Top 10 Mistakes I see in Others’ Writing

As an editor, it’s my job to help improve others’ writing. Having taught college writing, I make sure to always point out what’s good in clients’ work as well as what needs improvement. Here are a few common errors that I see.

1. Queries that read like synopses– I see this one a lot. Most often, they’re long and rambling and try to describe too many secondary characters.

2. Not writing about yourself in your query– This is a close second to the most common mistake that I see. You as the writer are important. You existed before the story did and agents or editors want to know about you. This doesn’t mean you should make it super personal, but relevant details about you should be included.

3. Impossible character names– It’s ok to be unique with your name choices, but your reader should be able to pronounce it. How else will they tell everyone how much they loved it?

4. Historical settings that are vague, not historic This story takes place somewhere in the eighteenth century, where they wore long dresses. Cringe. Your setting, historic or not, should be important and for more than just wardrobe choices. Historical fiction settings are necessary for the story to take place in. Without the setting, the story couldn’t happen- at least not in the same way. That’s a major trademark of historical fiction. Therefore, it’s important that there be an actual historical setting that is precise and necessary to the story.

5. Describing your characters physically– especially too much, too soon. Have you ever empathized with a person because they had blue eyes? Probably not. Just because the person is on the page doesn’t mean that the rules of connectivity are completely different. If appearance isn’t important to the story, it’s probably not important to the reader either.

6. Chapters that end with no sense of urgency–  If there’s no forward momentum, then readers may be less inclined to continue reading.

7. Not introducing the crux of the story soon enough– What is the central question that this book will answer? This should be addressed early on to create interest. It may be about plot or character or both. The important thing is that there’s a question and that the reader knows what it is.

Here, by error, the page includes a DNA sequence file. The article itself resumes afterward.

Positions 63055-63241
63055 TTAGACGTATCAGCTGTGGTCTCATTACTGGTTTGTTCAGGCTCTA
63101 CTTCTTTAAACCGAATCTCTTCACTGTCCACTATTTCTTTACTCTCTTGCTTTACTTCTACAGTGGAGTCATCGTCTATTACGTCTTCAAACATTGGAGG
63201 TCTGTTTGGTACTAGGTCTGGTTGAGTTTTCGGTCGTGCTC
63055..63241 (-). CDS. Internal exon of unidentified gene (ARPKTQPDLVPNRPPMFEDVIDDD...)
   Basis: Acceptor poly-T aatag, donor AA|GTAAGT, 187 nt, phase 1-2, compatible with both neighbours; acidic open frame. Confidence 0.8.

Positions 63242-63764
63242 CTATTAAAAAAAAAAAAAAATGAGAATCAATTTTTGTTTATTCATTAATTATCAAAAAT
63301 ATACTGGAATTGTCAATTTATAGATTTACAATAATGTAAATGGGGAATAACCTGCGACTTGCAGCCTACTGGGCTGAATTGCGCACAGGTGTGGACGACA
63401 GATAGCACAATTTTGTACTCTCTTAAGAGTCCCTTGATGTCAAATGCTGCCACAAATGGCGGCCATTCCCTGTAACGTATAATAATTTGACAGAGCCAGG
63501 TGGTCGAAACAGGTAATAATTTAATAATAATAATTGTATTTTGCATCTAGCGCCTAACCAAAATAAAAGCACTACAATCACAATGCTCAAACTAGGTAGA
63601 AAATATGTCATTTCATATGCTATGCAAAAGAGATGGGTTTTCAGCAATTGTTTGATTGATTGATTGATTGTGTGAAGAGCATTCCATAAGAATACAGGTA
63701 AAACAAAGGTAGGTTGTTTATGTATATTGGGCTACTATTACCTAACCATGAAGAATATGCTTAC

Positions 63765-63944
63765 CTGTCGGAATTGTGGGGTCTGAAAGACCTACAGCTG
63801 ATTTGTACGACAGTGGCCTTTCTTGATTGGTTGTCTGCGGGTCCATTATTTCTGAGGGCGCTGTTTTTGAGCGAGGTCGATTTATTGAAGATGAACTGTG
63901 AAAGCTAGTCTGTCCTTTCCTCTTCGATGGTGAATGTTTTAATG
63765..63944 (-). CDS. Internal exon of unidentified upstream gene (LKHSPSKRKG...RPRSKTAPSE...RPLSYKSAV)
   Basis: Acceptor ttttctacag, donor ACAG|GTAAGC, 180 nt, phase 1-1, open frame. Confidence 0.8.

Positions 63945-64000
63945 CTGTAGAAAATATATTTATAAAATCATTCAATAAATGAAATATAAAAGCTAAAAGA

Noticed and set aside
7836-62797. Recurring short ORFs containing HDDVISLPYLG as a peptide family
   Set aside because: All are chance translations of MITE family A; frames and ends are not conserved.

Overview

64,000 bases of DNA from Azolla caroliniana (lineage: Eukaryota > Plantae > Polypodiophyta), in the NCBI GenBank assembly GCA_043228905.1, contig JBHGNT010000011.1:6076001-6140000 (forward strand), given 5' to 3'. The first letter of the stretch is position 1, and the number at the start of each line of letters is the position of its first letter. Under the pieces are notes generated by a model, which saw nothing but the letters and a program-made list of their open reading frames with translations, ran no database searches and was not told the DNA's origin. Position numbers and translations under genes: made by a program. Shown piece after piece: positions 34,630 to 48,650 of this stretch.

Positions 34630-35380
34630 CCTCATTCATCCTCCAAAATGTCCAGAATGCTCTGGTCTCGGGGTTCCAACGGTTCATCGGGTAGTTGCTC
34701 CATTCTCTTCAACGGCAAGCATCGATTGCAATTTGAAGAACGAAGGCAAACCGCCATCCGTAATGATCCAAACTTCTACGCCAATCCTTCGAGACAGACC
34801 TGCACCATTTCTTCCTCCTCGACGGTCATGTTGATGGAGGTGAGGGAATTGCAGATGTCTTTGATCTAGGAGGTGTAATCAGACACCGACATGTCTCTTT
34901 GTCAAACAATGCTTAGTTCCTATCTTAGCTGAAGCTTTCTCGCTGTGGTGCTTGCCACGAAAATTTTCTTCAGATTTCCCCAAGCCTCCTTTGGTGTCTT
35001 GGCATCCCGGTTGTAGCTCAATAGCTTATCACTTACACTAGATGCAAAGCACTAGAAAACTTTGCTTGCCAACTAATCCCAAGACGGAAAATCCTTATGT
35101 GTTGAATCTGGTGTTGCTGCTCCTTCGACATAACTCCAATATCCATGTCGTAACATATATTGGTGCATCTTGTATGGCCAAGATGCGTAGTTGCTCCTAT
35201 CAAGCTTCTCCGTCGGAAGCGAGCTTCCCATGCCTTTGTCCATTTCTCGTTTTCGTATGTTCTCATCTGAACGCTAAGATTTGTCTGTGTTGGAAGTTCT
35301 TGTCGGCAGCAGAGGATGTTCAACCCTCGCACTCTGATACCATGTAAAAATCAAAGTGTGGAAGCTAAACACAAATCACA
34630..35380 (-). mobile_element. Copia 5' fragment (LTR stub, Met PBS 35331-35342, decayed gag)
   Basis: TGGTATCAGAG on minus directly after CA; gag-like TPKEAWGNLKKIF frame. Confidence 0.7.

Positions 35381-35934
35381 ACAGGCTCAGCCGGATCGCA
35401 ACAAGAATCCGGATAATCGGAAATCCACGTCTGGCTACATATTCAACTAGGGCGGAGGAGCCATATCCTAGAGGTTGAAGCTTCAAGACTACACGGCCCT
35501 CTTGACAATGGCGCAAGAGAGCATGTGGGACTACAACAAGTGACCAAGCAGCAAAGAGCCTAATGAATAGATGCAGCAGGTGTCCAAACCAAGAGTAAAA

8. Titles that are unappealing– No sense of suspense or question in the title will not attract a reader’s attention. Titles are the names by which books introduce themselves to the world. Make sure the world wants to get to know that book. If you need title assistance and are an indie author, I offer this service to help you find the perfect fit for your story. Why do I not offer this to traditionally published authors? Because agents or editors may change your title.

9. Not saying upfront what the genre of the book is– This is true for query letters as well as for marketing. If the reader has to guess halfway through the query or blub what the genre is then there’s a problem.

10.  Synopses that aren’t interesting enough– Writing a synopsis can seem impossibly difficult. How do you squeeze an entire book into a page or two? This is a learned skill. It’s important, though, that you make your synopsis interesting. Keep up the pace, the intrigue and write in present tense. This moves the synopsis along and, with a little luck, will get the agent or editor craving the whole book.

Do any of these resonate with you? Are there any particular areas that you’d like to learn more about in writing? I’m open to post suggestions.

For all of your editing needs, visit Extra Ink Edits.

Happy writing!

My best to you all,

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